After reviewing the responses to my last blog, I thought it might be better to compile my responses into a new blog rather than address each comment separately in the comments section. I'm going to try to cover the most salient comments below. Overall, there seemed to be equal number of positive/negative opinions toward iPads being used as kiosks, and I found both sides of the argument to be valid. Below I'm going to cover a few topics that I picked out from the comments.
The iPad kiosk can't mimic my kiosk functionality cheaply There are many simple uses where I think "iPad kiosks" can do well and perhaps even thrive, but for the purposes of my specific project I was working on where I was trying to mimic the functionality of my current kiosks, the iPad kiosks just weren't robust enough. My current kiosks do all sorts of credit card processing, printing and ticketing options that, unless I rebuild my entire platform for the iOS ecosystem, iPad just can't do. Would it be possible to retool my entire system to work on iPad? Most likely yes, but the experiment I was running was whether it would save money to put a kiosk system on iPad. And due to my requirements, I have found cost savings to be minimal. My app needs to be able to update all the time with fresh data, so I cannot cache the data natively on the iPad itself, as one commenter suggested. If I cache the data on the iPad itself, I would have to be able to update the app either manually or through the app store, and both of those solutions are not practical when considering several thousand units.
In the end, the iOS ecosystem just poses other problems that I would have to overcome, where in the end the cost benefit becomes very little. As one commenter suggested, I am aware of the option of building in extra Mobile Device Management (MDM) services to manage the iPad remotely and other options to help mitigate bugs, but that adds extra cost. Plus, my current system has the flexibility to be on different-sized screens, whereas building a program for the iPad leaves me with a one-sized option.
The iPad kiosk gave the kiosk industry a "shot in the arm" One commenter said that the iPad kiosk has helped give the kiosk industry a shot in the arm. In partI agree with this, because it's hard to disagree with the kiosk enclosures that popped up overnight for a huge premium. But, I do not see iPad kiosks as the future of the kiosk world. What I think it did was to help people rethink kiosks and create new ways of building an even better interactive display. Plus, the trend in the industry is moving toward larger displays with each passing year. In the years I've been in business, I have gone from 15-inch touchscreens to 46-inch HD screens equipped with real-time interactive mapping. While iPads can offer a trendy solution, they just cannot match the eye-catching picture of large screen HD display, especially in public. The larger screens are a huge attractor to passersby, especially in heavily trafficked areas like a hospital or a mall.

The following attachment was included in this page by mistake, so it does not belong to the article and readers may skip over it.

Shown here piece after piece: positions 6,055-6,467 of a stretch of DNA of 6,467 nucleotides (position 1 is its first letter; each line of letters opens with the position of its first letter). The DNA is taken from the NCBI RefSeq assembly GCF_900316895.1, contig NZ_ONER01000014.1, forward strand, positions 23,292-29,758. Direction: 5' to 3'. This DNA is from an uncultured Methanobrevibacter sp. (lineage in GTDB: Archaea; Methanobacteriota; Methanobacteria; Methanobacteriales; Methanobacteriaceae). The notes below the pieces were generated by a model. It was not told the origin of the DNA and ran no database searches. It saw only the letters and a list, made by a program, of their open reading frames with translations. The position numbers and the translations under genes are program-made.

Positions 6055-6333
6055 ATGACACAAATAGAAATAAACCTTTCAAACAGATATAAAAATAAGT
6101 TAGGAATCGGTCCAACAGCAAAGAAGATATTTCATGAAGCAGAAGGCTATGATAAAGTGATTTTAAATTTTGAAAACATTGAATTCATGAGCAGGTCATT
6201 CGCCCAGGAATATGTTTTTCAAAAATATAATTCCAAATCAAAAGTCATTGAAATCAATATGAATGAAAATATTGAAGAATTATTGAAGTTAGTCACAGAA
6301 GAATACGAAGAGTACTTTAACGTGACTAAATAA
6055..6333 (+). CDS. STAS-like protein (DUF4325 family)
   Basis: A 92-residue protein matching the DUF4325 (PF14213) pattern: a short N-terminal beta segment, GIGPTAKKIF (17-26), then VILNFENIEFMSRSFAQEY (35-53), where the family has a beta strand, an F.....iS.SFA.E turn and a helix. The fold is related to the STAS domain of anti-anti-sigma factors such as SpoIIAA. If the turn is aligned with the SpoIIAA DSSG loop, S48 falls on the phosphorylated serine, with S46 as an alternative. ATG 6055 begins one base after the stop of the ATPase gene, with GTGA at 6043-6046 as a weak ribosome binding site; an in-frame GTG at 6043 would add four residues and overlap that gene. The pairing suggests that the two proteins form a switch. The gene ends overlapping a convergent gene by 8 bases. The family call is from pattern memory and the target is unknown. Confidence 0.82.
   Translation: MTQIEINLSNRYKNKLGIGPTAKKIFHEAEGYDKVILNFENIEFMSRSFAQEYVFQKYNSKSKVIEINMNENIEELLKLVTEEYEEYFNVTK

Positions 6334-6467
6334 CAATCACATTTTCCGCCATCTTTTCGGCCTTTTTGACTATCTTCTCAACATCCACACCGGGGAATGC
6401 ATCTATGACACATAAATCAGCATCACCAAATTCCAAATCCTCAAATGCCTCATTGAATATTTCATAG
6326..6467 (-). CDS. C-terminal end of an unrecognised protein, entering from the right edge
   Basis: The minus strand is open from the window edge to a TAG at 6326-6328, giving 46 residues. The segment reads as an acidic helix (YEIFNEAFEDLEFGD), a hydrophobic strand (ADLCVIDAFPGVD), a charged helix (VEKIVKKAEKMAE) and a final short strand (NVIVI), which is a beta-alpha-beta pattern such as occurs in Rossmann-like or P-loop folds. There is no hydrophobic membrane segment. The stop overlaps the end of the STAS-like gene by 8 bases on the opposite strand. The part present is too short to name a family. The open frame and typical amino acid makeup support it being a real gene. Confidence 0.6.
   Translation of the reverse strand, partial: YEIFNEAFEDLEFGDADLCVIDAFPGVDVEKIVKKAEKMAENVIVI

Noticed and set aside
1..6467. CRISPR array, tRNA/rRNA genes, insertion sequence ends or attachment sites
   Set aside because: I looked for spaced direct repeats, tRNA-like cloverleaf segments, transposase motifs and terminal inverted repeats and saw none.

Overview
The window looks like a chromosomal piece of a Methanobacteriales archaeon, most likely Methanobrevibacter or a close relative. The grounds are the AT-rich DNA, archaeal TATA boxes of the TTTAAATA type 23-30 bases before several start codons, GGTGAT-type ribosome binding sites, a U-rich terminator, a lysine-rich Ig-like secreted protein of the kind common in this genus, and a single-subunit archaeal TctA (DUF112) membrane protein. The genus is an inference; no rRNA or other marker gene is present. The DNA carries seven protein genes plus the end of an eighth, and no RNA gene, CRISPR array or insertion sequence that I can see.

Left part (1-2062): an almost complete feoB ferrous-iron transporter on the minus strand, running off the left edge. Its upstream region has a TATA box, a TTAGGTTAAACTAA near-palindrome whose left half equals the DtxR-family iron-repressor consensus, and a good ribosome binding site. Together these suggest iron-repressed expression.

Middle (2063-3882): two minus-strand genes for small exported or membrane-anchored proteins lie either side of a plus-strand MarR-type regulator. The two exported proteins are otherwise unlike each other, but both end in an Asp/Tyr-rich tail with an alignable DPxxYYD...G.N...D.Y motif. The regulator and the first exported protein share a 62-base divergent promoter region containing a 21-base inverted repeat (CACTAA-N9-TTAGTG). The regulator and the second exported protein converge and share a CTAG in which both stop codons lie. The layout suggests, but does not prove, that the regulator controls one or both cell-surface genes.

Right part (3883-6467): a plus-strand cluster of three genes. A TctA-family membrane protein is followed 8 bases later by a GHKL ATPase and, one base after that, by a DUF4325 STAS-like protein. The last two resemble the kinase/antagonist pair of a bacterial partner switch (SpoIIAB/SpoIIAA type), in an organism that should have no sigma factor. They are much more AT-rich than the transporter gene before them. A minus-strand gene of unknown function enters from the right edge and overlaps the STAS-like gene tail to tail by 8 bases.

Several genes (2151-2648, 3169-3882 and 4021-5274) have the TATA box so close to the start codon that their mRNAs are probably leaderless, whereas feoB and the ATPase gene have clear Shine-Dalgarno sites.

An iPad kiosk will get lost in the crowd, whereas a large screen display will stand out incredibly effectively. Many describe the iPad experience as magical and instantly intuitive, but I would argue that there is something equally magical about being able to control a large screen display -- as long as the software is done right, of course.
Where iPad kiosks can be successful Despite my misgivings, I do believe that iPad kiosks can serve some kind of practical function where a full-sized kiosk might be overkill. It all comes down to cost and functionality. If businesses have some relatively simple uses for the units, such as displaying simple interactive information, enabling a user to enter information or even offering guests tethered usage of an iPad and its apps for entertainment purposes, then they can be a viable solution. But, when the need arises to be able to offer complex content that needs constant updates, the cost becomes much higher.
Thank you all for your thoughts! Please feel free to sound off on my responses in the comments section. There is still one comment on my last blog that I will address next, and that is the idea of the "mobile kiosk." Stay tuned. I look forward to the discussion.
Since 2004, Ionescu has built a proprietary software/hardware package for state tourism and hotels. Ionescu believes successful kiosk networks are built upon ongoing collaboration between the client and provider to develop flexible systems that clients and users are happy with for years.